Apple’s Notes (available both for OS X and iOS) has long been one of my most frequently used apps. With its improved cross-platform syncing in recent OS iterations, the app is better than ever. If I create a note on my iPhone while away from home, it’s waiting for me on my Mac when I return—and vice versa. The Notes user interface is almost identical across platforms, making it especially easy to navigate between the two. That’s why, whenever I want to jot down and store snippets of information, Notes is my go-to app.
“But wait!” I can hear the naysayers out there. They are reminding me that there are other note-taking apps, ones that similarly offer cross-platform syncing, but have more extensive editing options. They also include useful features missing from Notes, such as an ability to store images or organize notes in category folders. Evernote is one such app. I do use Evernote. It’s great. But I still keep coming back to Notes precisely because of its barebones simplicity. Too often, when I just want to record some brief text (especially if I don’t intend to save it for an extended time) the multitude of features in apps such as Evernote seem to get in my way rather than offer benefits.
That said, there is one limitation of Notes that is quite serious. It’s so serious that it is almost a deal-breaker for me: The way OS X stores notes is so obtuse that, if you unintentionally delete a note and the Undo command cannot bring it back, recovering the file will be a hassle at a minimum and, at worst, all-but-impossible. At the very least, this makes Notes a poor choice for long-term storage of important data. To be fair, apps such as Evernote share some of the same problems. But they typically have better recovery options than Notes.
Disable internet access
The near immediate syncing of Notes among your Apple devices, normally an asset, becomes a liability here. It means that if you delete a note on your iPhone and go to your Mac in the hope of retrieving it, you’ll likely find that it’s gone from your Mac as well. With a bit of luck, you might be able to prevent this mass destruction by disabling Internet access on your synced devices as soon as you discover your error. If this succeeds, you will be able to retrieve the deleted note. Just copy the text to another location and you can then turn Internet access back on.
Retrieve from storage
If it’s too late for this trick, you may still find the deleted text within the files Notes uses to store its data on your Mac. Here’s where the road can get really rocky. If Notes saved each item as a separate readable file (as most apps do), and moved deleted items to the Finder’s Trash, it would be a breeze to recover deleted notes. Unfortunately, Notes does not do this. Rather, all notes are combined into a single database-like file. The one upside here is that this file may retain the text of recently deleted items.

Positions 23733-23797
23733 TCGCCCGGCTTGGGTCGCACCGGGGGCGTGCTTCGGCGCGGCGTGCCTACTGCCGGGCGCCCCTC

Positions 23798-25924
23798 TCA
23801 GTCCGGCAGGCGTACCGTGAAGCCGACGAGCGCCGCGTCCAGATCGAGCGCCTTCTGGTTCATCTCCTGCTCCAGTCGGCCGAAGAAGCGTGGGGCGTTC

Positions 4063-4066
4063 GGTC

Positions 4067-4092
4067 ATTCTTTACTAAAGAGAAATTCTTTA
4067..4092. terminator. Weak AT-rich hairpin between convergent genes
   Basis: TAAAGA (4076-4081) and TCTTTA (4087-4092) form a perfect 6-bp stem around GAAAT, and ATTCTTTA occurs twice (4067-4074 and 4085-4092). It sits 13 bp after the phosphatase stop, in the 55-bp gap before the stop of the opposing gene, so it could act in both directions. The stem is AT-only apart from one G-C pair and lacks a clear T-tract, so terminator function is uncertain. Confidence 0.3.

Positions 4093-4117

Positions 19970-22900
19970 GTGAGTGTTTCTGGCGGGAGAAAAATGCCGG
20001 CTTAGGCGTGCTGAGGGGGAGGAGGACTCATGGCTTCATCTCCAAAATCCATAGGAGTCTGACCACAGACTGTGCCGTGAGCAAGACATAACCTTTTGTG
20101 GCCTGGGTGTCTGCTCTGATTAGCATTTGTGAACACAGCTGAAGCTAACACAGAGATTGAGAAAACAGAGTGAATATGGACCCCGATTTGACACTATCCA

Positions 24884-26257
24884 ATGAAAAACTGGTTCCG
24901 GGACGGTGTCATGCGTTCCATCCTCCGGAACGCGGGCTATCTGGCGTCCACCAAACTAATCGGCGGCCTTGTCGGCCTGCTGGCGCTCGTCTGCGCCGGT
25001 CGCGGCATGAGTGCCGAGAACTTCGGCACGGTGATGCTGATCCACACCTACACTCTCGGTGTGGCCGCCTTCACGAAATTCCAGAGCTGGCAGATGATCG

The first obstacle to using this method for recovery is finding Notes’ storage location. It’s not at all obvious. You’ll find it in your home Library at ~/Library/Containers/com.apple.Notes/Data/Library/Notes/. To go there, enter the path string in the Finder’s Go to Folder window; this works whether or not the Library folder is invisible on your Mac.
Once inside this folder, you should see a small assortment of similarly named files, with names such as NotesV2.storedata. The text of all your notes, typically including recently deleted notes, is stored within one or more of these files. Unfortunately, the format of these files does not make it easy to view the content of each note. To recover an individual note, you have a bit more work to do.
1. The two files that offer the best bet for data recovery are the .storedata and (especially!) the .storedata-wal files. Make a copy of these files and move them to a separate location, such as the desktop.
Making copies is a common safeguard. You’ll work with these copied files. In case anything goes wrong, the original files remain untouched and in place.
2. Add an .html extension to the name of the copied files, confirming that you want to make this change when the question dialog box pops up.
As it turns out, these files employ HMTL tags. Adding the extension allows the critical text to appear in a more easily readable format.
3. Open one of the files in a text processing app (such as TextEdit) or in a web browser. Interspersed among all the cryptic text should be readable versions of both your current and recently deleted notes. Because there can be a lot of data here, I suggest using the app’s search feature to locate the text you want to recover. Once you have, copy and save it to a separate location. If the first of the two files does not bear fruit, try the other.
Retrieve from backup
If you are unable to recover the deleted data via either of the two previous methods, you have one final option—assuming you’ve been backing up your data with Time Machine (or similar software). To do so, enter Time Machine and locate a version of the Notes storage folder that just precedes your deletion. Replace the current folder in your Library with the backup version (first making a copy of the current folder). When you next launch the Notes app, your missing file should reappear. If so, you can now transfer the recovered data to another location. When done, return the current Notes folder to the active location, deleting the backup version, and you are back in business. Although I haven’t tried this method myself, articles I’ve read online confirm that it works.
These recovery hassles may be sufficiently onerous to convince you not to bother with Notes. If so, I understand. In my case, I have been using Notes for years and have never once lost any data. Maybe I’m lucky or maybe I’m just extra careful. Either way, given my successful track record, Notes remains my preferred choice for quick note taking.
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